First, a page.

Concern is raised about declining marriage and fertility rates, increased rates of de facto marriage, divorce and lone-parent families, and increased rates of female workforce participation. It is argued that these changes in family life have weakened family bonds and the quality of relationships within families. This in turn is thought to threaten community (Fukuyama 1996: quoted in The Age, 2001). The society of Early Modern age consisted of three classes i. e. nobility, bourgeoisie and peasantry. Nobility was the privileged stratum, while bourgeoisie belonged to the merchants and traders of the middle classes.
The peasants made the lower class of society. Early modern era was a very fertile period in respect of education and learning, and for art and literature; art was for moral values, not for the sake of art and the code of puritan ethics was strictly followed. There was harmony in society and education was given priority for the children. Campbell states: The period saw the spread of the printing press and the development of a widespread print culture. This was in the form of government documents like circulars and tax notices, a massive republication of the classical texts for schooling and universities, books on manners, learned books, lives of saints, broadsheets, ballads, and folktales dealing with all manner of subjects from chivalric romances to stories about demons and devils.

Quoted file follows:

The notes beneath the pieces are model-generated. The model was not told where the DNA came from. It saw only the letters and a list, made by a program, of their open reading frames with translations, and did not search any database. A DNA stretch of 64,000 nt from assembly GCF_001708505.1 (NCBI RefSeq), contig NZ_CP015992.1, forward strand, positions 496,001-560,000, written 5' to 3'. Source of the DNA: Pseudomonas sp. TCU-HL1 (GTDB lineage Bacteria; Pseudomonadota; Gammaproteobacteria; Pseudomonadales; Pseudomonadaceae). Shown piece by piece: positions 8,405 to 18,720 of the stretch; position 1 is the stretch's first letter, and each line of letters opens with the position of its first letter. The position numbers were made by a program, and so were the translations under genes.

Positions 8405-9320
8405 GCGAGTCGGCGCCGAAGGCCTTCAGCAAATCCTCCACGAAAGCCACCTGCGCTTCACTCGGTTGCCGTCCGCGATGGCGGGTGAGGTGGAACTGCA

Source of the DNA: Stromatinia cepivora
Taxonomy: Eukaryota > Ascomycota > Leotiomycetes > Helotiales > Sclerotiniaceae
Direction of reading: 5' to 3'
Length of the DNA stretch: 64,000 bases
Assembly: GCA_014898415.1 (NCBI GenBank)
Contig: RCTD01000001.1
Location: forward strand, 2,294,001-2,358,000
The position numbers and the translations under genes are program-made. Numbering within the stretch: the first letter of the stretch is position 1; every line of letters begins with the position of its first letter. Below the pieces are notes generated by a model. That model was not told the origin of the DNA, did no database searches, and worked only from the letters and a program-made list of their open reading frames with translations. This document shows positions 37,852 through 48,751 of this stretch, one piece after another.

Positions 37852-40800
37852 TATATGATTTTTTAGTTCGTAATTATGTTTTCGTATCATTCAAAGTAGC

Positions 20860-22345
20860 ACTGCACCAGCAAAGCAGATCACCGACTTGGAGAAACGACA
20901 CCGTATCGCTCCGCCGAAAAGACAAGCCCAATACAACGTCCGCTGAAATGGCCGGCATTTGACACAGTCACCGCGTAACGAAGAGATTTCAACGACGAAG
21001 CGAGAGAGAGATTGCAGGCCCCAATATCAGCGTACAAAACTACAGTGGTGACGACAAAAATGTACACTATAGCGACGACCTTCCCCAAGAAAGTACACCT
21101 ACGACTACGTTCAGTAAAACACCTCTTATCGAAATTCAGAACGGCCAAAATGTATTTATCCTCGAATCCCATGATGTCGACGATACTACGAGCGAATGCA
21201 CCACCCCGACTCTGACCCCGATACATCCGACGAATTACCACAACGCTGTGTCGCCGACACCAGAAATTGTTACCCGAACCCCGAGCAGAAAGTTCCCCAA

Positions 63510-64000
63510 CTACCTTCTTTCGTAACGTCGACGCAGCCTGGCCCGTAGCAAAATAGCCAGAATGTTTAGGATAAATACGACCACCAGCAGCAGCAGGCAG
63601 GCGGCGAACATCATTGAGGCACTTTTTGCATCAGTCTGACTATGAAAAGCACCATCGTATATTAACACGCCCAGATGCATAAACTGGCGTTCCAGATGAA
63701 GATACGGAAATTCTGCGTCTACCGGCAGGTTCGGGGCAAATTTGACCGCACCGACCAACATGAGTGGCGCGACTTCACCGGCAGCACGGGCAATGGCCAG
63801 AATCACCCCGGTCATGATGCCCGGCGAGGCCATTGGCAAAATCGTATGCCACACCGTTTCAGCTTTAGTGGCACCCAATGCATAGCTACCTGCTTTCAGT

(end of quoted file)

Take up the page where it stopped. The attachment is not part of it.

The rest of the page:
A gradual shift away from an exclusively oral culture to one that combined morality and literacy took place, and this produced changes in patterns of thought towards more formal structures. (Campbell, 2001) The family life before the Industrial Revolution is thought to be simple and contented with affluent affection and strong ties among the members of the family.
There was patriarchal family system where the husband/father used to be the head and was considered the authority appointed by the will of the Heavens to look after his family. He was the responsible for providing food, clothes, shelter and protection to his family. Women and children, during that era, were subservient to him and seldom took independent decisions about their life as they revolt and demand freedom in modern world of today.
Mothers were compassionate and caring to the children, and they contained special concerns regarding home and family. Thorn comments on Stone’s portrayal of the society of early modern times as following: Since Lawrence Stones The Family, Sex, and Marriage, 1500-1800, eighteenth-century family history has burgeoned as a field, with many of the assertions most closely associated with Stone--such as the claims that the long eighteenth century saw the advent of the companionate marriage, affective individualism, sentimental motherhood, and reverence for childhood--receiving corroboration and contestation alike.
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